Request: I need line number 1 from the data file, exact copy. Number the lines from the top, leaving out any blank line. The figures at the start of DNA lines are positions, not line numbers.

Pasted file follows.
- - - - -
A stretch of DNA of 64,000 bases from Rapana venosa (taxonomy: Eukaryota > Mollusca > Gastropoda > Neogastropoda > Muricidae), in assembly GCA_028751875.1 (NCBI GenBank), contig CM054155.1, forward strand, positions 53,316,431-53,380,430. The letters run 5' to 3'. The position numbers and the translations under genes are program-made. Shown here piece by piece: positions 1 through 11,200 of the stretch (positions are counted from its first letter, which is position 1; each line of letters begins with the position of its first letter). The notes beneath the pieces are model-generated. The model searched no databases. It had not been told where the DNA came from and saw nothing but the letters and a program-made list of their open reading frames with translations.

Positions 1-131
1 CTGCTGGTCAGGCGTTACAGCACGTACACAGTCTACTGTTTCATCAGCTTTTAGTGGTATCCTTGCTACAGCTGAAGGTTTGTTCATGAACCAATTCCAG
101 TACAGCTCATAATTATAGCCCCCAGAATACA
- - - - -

A stretch of DNA of 64,000 bases from Rapana venosa (taxonomy: Eukaryota > Mollusca > Gastropoda > Neogastropoda > Muricidae), in assembly GCA_028751875.1 (NCBI GenBank), contig CM054155.1, forward strand, positions 53,316,431-53,380,430. The letters run 5' to 3'. The position numbers and the translations under genes are program-made. Shown here piece by piece: positions 1 through 11,200 of the stretch (positions are counted from its first letter, which is position 1; each line of letters begins with the position of its first letter). The notes beneath the pieces are model-generated. The model searched no databases. It had not been told where the DNA came from and saw nothing but the letters and a program-made list of their open reading frames with translations.